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RN21_01a_P: RN KEYNOTE SESSION: Explaining Social Cooperation. From Experimental Research to Big Data Analysis
2:00pm - 3:30pm
Session Chair: Henning Best, University of Kaiserslautern
Location:PC.3.17 PANTEION University of Social & Political Sciences
136 Syggrou Avenue
17671 Athens, Greece
Building: C, Level: 3.
Explaining Social Cooperation. From Experimental Research to Big Data Analysis
ETH Zürich, Switzerland
How does social cooperation in groups, markets, and societies evolve? Under which conditions will cooperation decay? What are the pros and cons of various methods to study the emergence, stability and erosion of social norms and cooperation? I will, particularly, focus on the mechanisms that promote self-organized cooperation in the digital world. One of the decentralized mechanisms is reputation by feed back giving. Reputation is a powerful mechanism to sustain cooperation even among traders in the dark net. However, there is also the problem of cheating and effective reputation systems have to mitigate the possibility of faked ratings. Empirical analysis based on experimental designs, statistical techniques of causal analysis, and „big data“ collected by web crawling provides new insights into the mechanisms that promote, stabilize or weaken social cooperation.
Sustainable Cooperation and Societal Resilience
University of Groningen, Netherlands, The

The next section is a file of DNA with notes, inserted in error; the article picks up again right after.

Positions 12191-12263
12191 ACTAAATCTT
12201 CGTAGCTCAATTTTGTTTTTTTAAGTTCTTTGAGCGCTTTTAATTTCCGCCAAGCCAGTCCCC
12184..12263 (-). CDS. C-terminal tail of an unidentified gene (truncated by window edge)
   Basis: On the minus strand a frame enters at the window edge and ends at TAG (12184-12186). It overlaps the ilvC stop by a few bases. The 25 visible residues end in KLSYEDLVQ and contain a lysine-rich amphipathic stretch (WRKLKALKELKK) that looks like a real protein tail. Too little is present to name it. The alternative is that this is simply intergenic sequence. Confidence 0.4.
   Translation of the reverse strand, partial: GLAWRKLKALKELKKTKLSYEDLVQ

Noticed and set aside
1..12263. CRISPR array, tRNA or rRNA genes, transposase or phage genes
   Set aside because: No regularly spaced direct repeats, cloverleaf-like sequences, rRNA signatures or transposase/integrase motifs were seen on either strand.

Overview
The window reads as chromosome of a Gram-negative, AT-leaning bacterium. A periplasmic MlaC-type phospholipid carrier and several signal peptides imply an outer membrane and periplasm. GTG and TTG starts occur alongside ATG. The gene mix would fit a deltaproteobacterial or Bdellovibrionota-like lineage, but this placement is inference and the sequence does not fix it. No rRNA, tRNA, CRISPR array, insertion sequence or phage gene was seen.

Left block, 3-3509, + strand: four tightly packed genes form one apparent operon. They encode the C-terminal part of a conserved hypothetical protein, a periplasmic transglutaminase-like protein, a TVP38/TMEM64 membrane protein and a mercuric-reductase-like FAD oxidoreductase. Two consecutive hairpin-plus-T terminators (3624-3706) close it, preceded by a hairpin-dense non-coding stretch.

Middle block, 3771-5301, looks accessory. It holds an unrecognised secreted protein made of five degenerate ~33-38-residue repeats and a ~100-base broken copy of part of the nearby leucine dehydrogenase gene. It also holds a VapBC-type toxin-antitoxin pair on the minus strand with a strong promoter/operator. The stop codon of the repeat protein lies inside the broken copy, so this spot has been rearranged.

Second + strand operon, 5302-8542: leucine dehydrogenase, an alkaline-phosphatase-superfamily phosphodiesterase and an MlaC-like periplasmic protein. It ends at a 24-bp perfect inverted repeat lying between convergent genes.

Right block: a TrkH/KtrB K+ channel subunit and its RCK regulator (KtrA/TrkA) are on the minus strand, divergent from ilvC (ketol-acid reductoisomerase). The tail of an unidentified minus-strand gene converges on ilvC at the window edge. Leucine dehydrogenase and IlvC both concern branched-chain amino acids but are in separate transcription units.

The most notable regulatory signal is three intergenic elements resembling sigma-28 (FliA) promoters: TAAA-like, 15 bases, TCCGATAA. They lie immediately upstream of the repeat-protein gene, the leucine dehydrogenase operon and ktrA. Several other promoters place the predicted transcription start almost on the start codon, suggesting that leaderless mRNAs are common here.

The past two decades came with impressive progress in the multidisciplinary science of cooperation. Thanks also to methodological advances in the collection and analysis of data on cooperation, we now have a much better understanding of the conditions that get cooperation going. I propose that the next important step on the research agenda is to advance our insights into what keeps cooperation going. However, shifting the focus to problems of sustainable cooperation has non-trivial theoretical and methodological implications, several of which I will highlight in this contribution. I will argue that the sustainability of cooperation resides not in the stability of a specific exchange relationship, but in the ability of a cooperative arrangement to ensure value creation also under changing circumstances. This implies not only that sustainable cooperation is joint production that is both stable and valuable, but also that we need to distinguish between the "internal" benefits that the cooperation yields for the cooperators, and its "external" or social value. I will conclude with a discussion of the research design challenges that come with a focus on sustainable cooperation issues.